Information from wikitravel.org*

Travel Safe

There are strikes ("bandas") and demonstrations to contend with. Businesses close and transportation halts. Ask about strikes at your hotel and make sure you have enough money to last. Food and water are still available in hotels, and much business goes on behind closed doors. Rallies and Demonstrations are routinely charged by police wielding laathis or long sticks. Tourists are advised to keep a low profile, and to avoid confrontations.In the countryside, Maoist insurgents may not have completely laid down their weapons. People with guns (whether actual Maoists or thieves posing as Maoists) may still be asking for 'donations', an offer you might not want to refuse. According to party policy, all donations are supposed to be voluntary and money-collection by means of threats is strictly prohibited. This is not always followed. Haggling is possible. Actual Maoist party workers will usually issue you a receipt. Whether the present truce will outlast negotiation and deal-cutting about the country's political future is somewhat speculative. If things start heating up, best get out of the country or at least to a major city like Kathmandu or Pokhara before the shooting starts up again. It is unlikely that tourists would be targeted, but war often means collateral damage. If your country has an embassy or consulate in Nepal, let them know your whereabouts and plans, and at least listen seriously to any cautionary advice they offer. Insurgencies aside, Nepal's cities are much safer than most. Even pickpockets are rare. Still, don't flash cash or make ostentatious displays of wealth, out of respect for the nonmaterialistic reality of the people.Be cautious about transportation. Roads are narrow, steep, winding and frequently crowded. Seatbelts are an aberration. Not many traffic cops are ticketing unsafe drivers out in the boonies. If you read the papers regularly, you may notice articles about busloads of people falling into gorges.Scheduled flights are safer than the roads, but planes occasionally fly into clouds and find mountains. The risks are greatest before and during the monsoon season when the mountains are usually clouded over. Helicopters may be better at avoiding this, but sometimes crash due to mechanical complexity and dubious maintenance. If you are flying with a company that has no pilots older than 30, you might wonder why. Aviation was already fairly well developed by the 1960s; where have all the old pilots gone?Nevertheless if you should be seriously injured or sick out where there are no motorable roads or airports, medical evacuation by helicopter may be your last best chance. This can get very expensive. If there is no firm guarantee that the bill will be paid, companies offering these services may demur, so look into insurance covering medical evacuations. Also ask if your embassy or consulate guarantees payment; another reason for introducing yourself, even if they seem a bit stuffy.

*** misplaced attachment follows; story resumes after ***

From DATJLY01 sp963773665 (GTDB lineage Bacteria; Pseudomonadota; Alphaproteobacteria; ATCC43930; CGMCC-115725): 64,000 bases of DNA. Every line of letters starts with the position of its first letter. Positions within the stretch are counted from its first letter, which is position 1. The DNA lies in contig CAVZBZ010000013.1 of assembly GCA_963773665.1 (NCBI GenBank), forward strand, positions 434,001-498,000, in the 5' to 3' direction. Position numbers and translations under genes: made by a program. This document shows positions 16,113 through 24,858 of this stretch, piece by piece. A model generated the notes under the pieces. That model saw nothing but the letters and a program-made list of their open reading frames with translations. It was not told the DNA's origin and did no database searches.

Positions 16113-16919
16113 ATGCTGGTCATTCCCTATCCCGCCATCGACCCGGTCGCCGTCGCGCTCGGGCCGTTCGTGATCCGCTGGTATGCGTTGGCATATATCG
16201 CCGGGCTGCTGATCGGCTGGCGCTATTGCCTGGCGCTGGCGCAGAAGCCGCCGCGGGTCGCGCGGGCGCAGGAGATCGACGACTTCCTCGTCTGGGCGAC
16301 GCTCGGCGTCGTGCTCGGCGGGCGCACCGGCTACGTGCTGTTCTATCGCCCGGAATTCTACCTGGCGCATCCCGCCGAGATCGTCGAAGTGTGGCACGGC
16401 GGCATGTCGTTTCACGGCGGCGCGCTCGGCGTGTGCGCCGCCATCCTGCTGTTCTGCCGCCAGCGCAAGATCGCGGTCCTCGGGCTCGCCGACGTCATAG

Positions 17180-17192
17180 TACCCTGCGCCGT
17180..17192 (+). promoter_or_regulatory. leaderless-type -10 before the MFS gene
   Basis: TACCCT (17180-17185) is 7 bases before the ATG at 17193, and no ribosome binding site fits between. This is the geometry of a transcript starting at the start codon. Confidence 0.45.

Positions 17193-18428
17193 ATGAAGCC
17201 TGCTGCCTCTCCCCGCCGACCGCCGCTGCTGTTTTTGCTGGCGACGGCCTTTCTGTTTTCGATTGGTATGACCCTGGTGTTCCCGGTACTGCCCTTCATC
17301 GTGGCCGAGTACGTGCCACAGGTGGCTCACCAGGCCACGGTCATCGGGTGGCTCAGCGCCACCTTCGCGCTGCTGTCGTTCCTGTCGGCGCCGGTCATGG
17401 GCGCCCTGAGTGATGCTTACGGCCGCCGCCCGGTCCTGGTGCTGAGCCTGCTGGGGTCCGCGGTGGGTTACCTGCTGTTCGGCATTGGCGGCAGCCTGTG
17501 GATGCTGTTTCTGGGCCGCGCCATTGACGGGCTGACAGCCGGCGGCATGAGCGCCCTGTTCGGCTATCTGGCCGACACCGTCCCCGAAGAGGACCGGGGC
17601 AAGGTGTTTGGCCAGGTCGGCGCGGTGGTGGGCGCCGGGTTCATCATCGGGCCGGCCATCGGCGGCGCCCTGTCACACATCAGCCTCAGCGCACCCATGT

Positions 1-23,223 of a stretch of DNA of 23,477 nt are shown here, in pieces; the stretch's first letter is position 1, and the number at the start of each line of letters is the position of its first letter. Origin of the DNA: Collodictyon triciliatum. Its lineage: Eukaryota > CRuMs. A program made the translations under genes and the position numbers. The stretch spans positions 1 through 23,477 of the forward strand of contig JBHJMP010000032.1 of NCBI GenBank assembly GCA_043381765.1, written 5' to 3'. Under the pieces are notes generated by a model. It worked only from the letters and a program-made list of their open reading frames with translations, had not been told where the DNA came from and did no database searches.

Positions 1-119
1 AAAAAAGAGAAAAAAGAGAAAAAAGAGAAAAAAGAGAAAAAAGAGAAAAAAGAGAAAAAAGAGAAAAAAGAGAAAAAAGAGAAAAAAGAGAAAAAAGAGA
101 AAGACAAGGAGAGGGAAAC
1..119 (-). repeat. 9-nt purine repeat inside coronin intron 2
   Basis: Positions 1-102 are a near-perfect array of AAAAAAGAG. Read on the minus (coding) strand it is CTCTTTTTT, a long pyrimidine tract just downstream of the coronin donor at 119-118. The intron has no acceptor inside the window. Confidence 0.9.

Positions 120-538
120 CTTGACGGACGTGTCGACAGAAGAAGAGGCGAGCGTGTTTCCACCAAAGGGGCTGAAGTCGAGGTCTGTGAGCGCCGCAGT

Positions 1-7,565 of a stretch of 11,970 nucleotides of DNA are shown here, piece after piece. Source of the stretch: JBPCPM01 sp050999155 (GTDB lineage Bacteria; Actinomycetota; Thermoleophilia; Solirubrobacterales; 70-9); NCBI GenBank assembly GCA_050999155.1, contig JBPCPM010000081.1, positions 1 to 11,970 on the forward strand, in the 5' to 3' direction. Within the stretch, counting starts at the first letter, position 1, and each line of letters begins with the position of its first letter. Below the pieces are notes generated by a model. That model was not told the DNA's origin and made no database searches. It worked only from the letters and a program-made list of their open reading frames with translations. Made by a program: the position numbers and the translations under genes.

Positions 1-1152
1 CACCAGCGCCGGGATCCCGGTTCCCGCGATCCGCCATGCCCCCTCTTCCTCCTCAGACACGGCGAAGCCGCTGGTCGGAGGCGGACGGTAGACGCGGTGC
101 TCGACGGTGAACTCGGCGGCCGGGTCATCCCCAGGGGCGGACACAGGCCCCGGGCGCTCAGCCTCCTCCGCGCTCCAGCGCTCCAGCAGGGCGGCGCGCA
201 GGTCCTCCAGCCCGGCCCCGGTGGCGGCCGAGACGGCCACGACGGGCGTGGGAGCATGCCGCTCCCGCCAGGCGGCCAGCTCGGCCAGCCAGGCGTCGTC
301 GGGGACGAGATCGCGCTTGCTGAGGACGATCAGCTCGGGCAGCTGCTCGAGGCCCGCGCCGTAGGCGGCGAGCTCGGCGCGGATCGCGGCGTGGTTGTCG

Information from wikitravel.org*

 

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* ecotourdirectory.com is not responsible for the travel advice and travel with respect sections on this page. We would strongly advise that before traveling to Nepal you consult your countries embassy for the lastest guidance.